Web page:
Monday, October 14, 2013

Lakewood Speedway, Atlanta's Early Racetracks - Episode #18

By: David L. Morrill
@ Deadly Dave's Blog

Updated - March 12, 2014

Lakewood Speedway
Atlanta, GA.

 With the opening of the Lakewood Speedway in 1917, professional motorcycle racing returned to the Atlanta. The one mile dirt oval was built the fairgrounds in Lakewood, GA. south of downtown Atlanta, and featured a large lake in the center of the track. 

The first motorcycle races where held at Lakewood Speedway on July 4, 1917. A four race program, including five, ten, and fifteen mile professional races, and a five mile amateur dash. 

Atlanta Constitution July 4, 1917

Professional motorcycle racing had been curtailed during World War 1 and both Indian and Harley-Davidson had released their factory riders.  The Atlanta race still drew top professional riders from around the South. Gene Walker, and Tex Richards on Harley-Davidsons, would face a strong group of riders including Harry Glen, Ed Wilcox, and Nemo Lancaster. They were all riding Indians for the Atlanta dealer. Walker, a former Indian factory rider, was racing a privately entered Harley-Davidson due to the suspension of the factory racing program by Indian. 

After a long hot day of horse races, the motorcycles took to the track for their races. This brought the crowd to their feet, as the riders ran neck and neck at break neck speed on the dusty one mile dirt track. Gene Walker won the five and ten mile races, with Nemo Lancaster finishing second and Ed Wilcox finishing third in both races. No results were listed for the fifteen mile race, which may have been cut from the program due to delays in the earlier horse racing program. The amateur race was won by Atlanta's J. Parmalee. 

The second motorcycle race held at Lakewood Speedway in September 1917 was marred by the death of one of the riders. On the first lap of the race, Atlanta's Ed Wilcox, who was jockeying for position, lost control of his Indian motorcycle, and crashed into the turn one fence. He died of his injuries. The crash was witnessed by his wife, who was a spectator.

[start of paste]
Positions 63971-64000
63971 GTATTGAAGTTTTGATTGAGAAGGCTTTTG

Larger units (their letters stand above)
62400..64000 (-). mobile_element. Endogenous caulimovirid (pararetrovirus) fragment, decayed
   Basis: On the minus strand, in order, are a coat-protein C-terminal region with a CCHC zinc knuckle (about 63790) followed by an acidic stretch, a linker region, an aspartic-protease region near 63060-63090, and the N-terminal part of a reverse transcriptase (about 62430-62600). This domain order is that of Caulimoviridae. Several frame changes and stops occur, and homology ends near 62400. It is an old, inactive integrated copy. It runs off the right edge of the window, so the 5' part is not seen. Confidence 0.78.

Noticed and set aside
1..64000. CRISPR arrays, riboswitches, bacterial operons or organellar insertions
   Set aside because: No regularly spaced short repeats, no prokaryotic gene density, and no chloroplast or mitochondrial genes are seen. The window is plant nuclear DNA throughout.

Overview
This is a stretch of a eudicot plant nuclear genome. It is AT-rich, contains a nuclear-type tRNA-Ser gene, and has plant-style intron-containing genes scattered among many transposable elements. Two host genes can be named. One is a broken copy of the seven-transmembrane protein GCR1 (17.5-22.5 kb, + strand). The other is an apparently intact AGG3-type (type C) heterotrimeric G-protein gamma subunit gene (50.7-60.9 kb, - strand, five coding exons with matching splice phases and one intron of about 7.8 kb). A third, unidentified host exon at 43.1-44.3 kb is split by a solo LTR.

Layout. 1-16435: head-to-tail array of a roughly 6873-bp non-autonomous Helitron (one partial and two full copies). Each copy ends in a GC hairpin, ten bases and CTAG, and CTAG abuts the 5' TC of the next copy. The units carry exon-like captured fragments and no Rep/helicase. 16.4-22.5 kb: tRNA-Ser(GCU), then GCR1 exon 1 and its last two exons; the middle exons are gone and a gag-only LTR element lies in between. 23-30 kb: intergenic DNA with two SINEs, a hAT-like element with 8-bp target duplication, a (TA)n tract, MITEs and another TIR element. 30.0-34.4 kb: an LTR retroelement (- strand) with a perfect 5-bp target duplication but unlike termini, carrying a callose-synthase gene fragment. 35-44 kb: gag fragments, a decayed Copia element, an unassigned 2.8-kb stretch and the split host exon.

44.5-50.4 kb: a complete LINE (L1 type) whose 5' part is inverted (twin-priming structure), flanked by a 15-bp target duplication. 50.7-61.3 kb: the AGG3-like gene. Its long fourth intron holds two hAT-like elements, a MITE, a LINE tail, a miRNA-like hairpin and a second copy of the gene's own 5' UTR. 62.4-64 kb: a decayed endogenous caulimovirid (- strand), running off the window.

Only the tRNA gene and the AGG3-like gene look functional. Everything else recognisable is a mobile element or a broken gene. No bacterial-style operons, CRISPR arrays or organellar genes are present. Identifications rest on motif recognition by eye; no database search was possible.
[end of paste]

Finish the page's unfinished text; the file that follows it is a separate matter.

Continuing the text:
Atlanta Constitution
September 4, 1917

Shortly after Lakewood Speedway opened, they revived the annual race for black riders, first held at the Atlanta Motordrome in 1913. A new group of riders, now known as "Atlanta's Black Streaks, competed in annual races until 1924. This was highly unusual in the Jim Crow south, and the coverage of the race in the motorcycling press often reflected the racist attitudes of the time.

Atlanta Black Streak Racers - 1919
By 1919, Atlanta had become the center of Championship Motorcycle Racing in the south, and the Lakewood Speedway races drew some of the fastest riders in the country. In September, top riders from around the country came to Atlanta to compete in the F.A.M. Championship races at Lakewood Speedway.

Atlanta Constitution
May 5, 1919

The entrants included Harley-Davidson riders Albert "Shrimp" Burns, and Ralph Hepburn. Atlanta's Nemo Lancaster, The Southern Champion, and Birmingham, AL.'s Gene Walker were on Indians. Walker, was the previous Southern Champion.  Gene Walker and Nemo Lancaster would also compete against each other in a five mile match race to determine the Southern Racing Champion.

Gene Walker leads Shrimp Burns
Lakewood Speedway - 1919
Furman Family Collection

When the dust settled on the days races, Walker had broken the track record, and won the one, five, and twenty mile races, along with the five mile Southern Championship race.

Gene Walker went on to become one of the top racers in the country, winning 19 Championship races, and setting numerous track records, before he was killed in a racing accident in 1924.

Atlanta Constitution - July 2, 1921
In the early 20s, the popularity of motorcycle racing began to drop off in Atlanta. This may have been due to the fact that more folks were now using automobiles, rather than motorcycles, for transportation. Lakewood Speedway shifted the focus of it's racing program, to automobiles. Several of Atlanta's motorcycle racing stars, like Harry Glenn, and Tex Richards, began to compete in the auto races at Lakewood.  This was the end of the first great period of motorcycle racing in Atlanta. The track continued to hold occasional championship motorcycle races, but there is little documentation available on this period of Atlanta motorcycle racing history.

On September 2, 1929 Olin "Easy" Pickens was killed on the first lap of a motorcycle race at Lakewood. Witnesses stated he was thrown from his bike, after he blew his rear tire, and struck the outside fence. The turn one section of the Lakewood Speedway, was very tricky, and the dust kicked up limiting riders vision was always a problem. This is the same spot where Ed Wilcox was killed in the 1917 race.

Olin Edgar "Easy" Pickens (on bike)